It shouldn’t be used often as a regular family planning method but only in an emergency situation. It can make your menstrual cycle irregular and have side effects such as nausea and vomiting, so it should not be used as regular contraception. 

How do you access pre-natal care during the curfew and the ongoing pandemic?

So if you have a regular ObGyn – for instance if you’ve been planning for a pregnancy and have been on prenatal vitamins, FA, etc. then you should contact your obgyn for an online or in person consultation. If you do not have a regular obstetrician you can get in touch with one over an online consultation platform or see one in person. When entering hospitals make sure you wear a mask and practice social distancing.

Also remember that there is a 24 hour hotline for pregnant mothers 0710301225 set up by the WHO.

Is birth control is bad for your body? 

Birth control pills a.k.a the oral contraceptive pill contains hormone. Different people will have different experiences when it comes to any form of hormonal method. Most women experience improvement of menstrual cramps, menstrual irregularities and acne, but can also conversely experience weight gain, breast tenderness, mood swings, etc.  These are just some of the side effects.

The 2 most common brands of oral contraceptive pill available are Mithuri and Yasmin. They are at 2 extreme price points, so keep this in mind as the packet has to be purchased monthly if you wish to continue using it as your family planning method. Some women have less side effects with mithuri, whilst others prefer Yasmin.

Please check with a medical practitioner before starting the oral contraceptive pill and do your research about the side effects. It is a popular method, but some women do experience side effects once coming off the pill after long term use as well.

How do you deal with menstrual cramps?

Menstrual cramps are a common symptom experienced during menstruation. However, it shouldn’t be so severe that it interferes with your day or prevents you from doing any activities. Dysmenorrhea is the medical terminology for menstrual cramps and these menstrual cramps primarily occur in the abdomen and pelvis, but can radiate to the back and thighs.

Most of the time there is no underlying cause for the menstrual pains (primary dysmenorrhea), however occasionally there can be other underlying conditions (secondary dysmenorrhea) such as endometriosis (the growth of the uterine/womb lining outside the uterus).  In primary dysmenorrhea the reason why you get period cramps is because inflammatory substances like prostaglandins are released and this causes the uterine muscles to contract, thereby constricting the blood vessels to the uterine lining (endometrium) so that it sheds off and moves out of the uterus as the menstrual bleed.

Menstrual cramps can be managed at home, however it is important to first get a medical consult to rule out an underlying cause to your cramps. After that, the following tips may help you with managing menstrual cramps:

  • Hot water bottle/heat packs – the heat eases the pain by relaxing your muscles! Hot water bottles can be purchased at pharmacies.
  • NSAIDs (Non steroidal anti inflammatory drugs) painkillers – if you have no allergies to NSAIDs, Mefenamic acid (the generic name) is a great painkiller to help with menstrual cramps. Take one tablet as soon as you get the first cramp and then every 6 hourly if the pain comes back. Remember that it must be taken after meals as it can cause gastritis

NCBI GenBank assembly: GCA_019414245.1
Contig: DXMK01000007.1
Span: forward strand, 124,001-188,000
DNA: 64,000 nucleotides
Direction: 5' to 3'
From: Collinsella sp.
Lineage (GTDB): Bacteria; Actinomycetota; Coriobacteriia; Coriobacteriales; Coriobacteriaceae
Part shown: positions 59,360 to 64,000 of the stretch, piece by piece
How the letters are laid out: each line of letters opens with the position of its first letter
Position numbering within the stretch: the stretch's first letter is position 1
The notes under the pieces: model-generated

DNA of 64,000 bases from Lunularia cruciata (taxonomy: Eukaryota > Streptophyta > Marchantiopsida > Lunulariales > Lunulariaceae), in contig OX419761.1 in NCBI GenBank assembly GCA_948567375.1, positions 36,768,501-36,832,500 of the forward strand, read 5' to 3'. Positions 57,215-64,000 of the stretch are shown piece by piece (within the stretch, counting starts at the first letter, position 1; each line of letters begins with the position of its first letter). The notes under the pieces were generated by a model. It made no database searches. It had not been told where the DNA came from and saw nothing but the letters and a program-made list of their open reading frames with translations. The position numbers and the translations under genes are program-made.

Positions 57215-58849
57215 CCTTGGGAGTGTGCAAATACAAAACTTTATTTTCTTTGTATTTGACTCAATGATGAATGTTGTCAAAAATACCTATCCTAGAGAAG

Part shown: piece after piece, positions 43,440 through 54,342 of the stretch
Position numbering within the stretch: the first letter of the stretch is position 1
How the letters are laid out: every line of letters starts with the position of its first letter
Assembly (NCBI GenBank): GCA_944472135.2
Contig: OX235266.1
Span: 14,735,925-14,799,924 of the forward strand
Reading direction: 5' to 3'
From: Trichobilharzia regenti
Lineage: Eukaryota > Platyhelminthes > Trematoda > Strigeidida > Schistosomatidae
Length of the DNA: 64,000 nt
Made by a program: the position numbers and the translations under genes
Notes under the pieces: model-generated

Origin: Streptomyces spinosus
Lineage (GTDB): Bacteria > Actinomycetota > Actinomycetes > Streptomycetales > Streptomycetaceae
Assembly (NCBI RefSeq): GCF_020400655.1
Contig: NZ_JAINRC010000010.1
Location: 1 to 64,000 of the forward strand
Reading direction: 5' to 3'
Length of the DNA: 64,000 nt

• The combined oral contraceptive pill (COCP) – after seeing a medical professional, you may be prescribed COCP as they may effectively ease cramps and also reduces the bleed.

As a person who suffers from dysmenorrhea, I have tried a lot of methods. My hot water bottle is my life saver and I cannot go anywhere without it if I’m expecting my period. During my clinical years of medical school, I took the combined oral contraceptive pills continuously for 3 years. I take any brand of mefenamic acid every 6 hours from the time I get my first cramp after eating at least a piece of toast and this really helps settle my pain.

Some common myths that were asked:

  • Birth control pills makes you fat – The depo provera injection is the only form of family planning that has been found to cause a weight gain in clinical studies. 
  • You can’t get contraception if you’re unmarried – Definitely not, you do not require a marriage certificate to obtain any form of contraception.
  • You can’t get pregnant when having sex on your period – No, there is a very small chance you can get pregnant when you have sex on your period especially if you have irregular cycles as you can not accurately predict when you’re going to ovulate next. Also sperm can live upto 6 days so there is a chance you can get pregnant.
  • You shouldn’t wash whilst on your period – Utter and absolute lies! Whilst you are on your menstrual period, you do tend to sweat more and it is definitely important to wash during the days you are on your period (especially when you live on a tropical island).

For the entire article on the pulse platform, do check out

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Hi there!

Hi there! Dr. Rashmira Balasuriya is a medical doctor in Sri Lanka, currently training in Family Medicine. Navigating the healthcare system in Sri Lanka is no easy task and this website was created to help guide other foreign medical graduates and junior doctors. This website also helps demystify life as a doctor in Sri Lanka and also combats medical misinformation circulating amongst the general public!